Splitz works with male perpetrators of domestic abuse - in fact in Wiltshire, we deliver a highly regarded and successful (Respect Accredited) 25 week programme to tackle male perpetrating and abusive behaviour.

The Turnaround programme is lengthy, complex, but successful. However it can only offer a limited number of places. In the current debate around means of preventing violence to women and girls, we fully sign up to the need for early intervention and coordinated community response to make better use of the critical opportunities for identification and support. It is a travesty that, as a recent Department of Communities and Local Government review found (cited in the VAWG Strategy 2016 - 2020 page 37) that 85% of victims of domestic abuse sought help from professionals at least five times before getting the support they need.

However, as domestic abuse has one of the highest percentages of repeat victimisation, we ask the question, 'what about the perp?' All the fantastic support from community services, Police, courts, refuges basically often leaves an unreformed, often angrier, controller to victimise all over again. What follows is an useful guide - in our experience - of what perpetrators do.

What do perpetrators do?

Perpetrators seek to down play the impact of their abuse and fail to admit or acknowledge the extent of the harm that they cause. This can take many forms:

• complete denial;

• inclusion (perpetrators include only abuse that has become public);

• forgetting, blanking out and ‘not knowing’;

• normalising (presenting behaviour as if it was not important):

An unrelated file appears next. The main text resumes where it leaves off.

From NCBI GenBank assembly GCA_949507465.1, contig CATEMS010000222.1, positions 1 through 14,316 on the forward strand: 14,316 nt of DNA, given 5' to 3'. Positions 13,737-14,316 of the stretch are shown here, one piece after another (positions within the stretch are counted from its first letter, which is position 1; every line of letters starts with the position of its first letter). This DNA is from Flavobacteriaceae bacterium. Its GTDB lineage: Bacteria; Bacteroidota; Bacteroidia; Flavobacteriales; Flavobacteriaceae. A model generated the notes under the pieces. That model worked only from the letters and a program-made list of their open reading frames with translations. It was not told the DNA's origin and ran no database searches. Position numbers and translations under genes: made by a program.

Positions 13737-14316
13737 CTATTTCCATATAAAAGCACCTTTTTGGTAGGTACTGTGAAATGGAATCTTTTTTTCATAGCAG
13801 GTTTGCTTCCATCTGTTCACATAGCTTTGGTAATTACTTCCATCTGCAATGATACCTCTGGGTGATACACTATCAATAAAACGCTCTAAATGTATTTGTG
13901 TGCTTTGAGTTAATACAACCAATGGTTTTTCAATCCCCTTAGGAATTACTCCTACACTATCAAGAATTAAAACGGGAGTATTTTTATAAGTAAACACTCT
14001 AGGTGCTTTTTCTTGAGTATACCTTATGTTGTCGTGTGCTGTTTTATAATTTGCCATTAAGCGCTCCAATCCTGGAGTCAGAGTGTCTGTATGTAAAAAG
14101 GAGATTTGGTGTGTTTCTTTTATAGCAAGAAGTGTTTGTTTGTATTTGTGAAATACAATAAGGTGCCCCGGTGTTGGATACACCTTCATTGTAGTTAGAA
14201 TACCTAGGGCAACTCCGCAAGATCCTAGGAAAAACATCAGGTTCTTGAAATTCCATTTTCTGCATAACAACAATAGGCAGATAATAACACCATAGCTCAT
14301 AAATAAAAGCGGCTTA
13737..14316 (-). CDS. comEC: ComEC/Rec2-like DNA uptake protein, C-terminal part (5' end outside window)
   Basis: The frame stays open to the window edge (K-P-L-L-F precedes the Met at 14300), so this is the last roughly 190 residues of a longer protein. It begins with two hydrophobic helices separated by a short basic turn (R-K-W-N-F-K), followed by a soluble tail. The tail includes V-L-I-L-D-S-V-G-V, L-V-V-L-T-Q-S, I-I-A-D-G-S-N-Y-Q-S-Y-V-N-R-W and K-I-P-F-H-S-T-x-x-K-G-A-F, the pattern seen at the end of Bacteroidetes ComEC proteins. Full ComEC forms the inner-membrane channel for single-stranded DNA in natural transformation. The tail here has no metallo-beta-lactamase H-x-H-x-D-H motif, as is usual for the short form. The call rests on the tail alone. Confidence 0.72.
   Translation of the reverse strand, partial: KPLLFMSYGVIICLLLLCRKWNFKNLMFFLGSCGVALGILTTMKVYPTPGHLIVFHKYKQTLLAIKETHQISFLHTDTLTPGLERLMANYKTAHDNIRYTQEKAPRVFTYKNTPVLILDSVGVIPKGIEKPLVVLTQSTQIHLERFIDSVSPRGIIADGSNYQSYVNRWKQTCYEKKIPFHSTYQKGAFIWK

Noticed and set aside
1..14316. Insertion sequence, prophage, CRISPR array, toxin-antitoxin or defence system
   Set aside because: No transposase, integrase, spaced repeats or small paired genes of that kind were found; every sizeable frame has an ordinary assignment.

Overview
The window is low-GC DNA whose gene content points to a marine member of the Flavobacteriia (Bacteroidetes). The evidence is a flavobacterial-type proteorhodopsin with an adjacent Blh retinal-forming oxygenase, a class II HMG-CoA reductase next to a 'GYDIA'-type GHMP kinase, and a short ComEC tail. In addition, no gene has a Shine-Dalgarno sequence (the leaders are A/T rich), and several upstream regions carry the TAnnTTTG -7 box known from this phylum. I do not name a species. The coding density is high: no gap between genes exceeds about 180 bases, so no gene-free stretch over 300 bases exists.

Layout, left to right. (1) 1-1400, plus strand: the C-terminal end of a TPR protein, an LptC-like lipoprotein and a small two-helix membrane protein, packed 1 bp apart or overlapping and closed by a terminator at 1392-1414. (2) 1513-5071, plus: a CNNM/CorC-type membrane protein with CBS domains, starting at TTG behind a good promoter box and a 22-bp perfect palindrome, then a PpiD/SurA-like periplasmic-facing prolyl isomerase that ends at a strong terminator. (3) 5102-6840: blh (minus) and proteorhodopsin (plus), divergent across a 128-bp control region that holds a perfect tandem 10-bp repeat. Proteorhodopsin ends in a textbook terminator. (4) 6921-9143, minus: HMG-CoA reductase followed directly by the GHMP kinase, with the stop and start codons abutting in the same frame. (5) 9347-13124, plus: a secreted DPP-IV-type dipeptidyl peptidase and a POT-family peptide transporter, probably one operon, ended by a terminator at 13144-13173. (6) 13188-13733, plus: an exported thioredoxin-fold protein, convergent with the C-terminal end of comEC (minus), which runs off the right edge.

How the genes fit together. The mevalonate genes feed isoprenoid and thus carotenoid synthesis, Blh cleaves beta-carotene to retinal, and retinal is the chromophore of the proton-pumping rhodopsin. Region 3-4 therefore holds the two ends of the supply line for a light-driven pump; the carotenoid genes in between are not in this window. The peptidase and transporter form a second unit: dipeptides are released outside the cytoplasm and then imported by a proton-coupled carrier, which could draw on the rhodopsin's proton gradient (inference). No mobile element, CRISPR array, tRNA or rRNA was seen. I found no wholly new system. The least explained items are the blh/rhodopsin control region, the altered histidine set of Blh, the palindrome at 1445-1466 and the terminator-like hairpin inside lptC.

• denying the impact on children (evidence suggests that in 90 percent of domestic assaults, children are in the same or next room);  and

• denying that they have responsibility, instead blaming the victim or other problems, such as substance misuse, stress, or mental illness.

A recent Inspectorate of Constabulary (HMIC) report contained a quote from a women victim:

“When the police turned up – he had been loud, violent, aggressive, smashing things and hitting me. By the time the police arrived – what they would have met is me – very frightened, very panicky, very emotional, very trembley – house smashed, not making much sense and him a very gathered gentleman, fantastically well educated, calm, saying he’d never laid a hand on me.”

It should go without saying that all women and girls must be kept safe - no woman should live in fear, and every girl should grow up knowing she is safe, so that she can have the best start in life.

So, we ask the question again - 'what do we do about the perps?'

Sources: HMIC 2014 and VAWG Strategy 2016-2002


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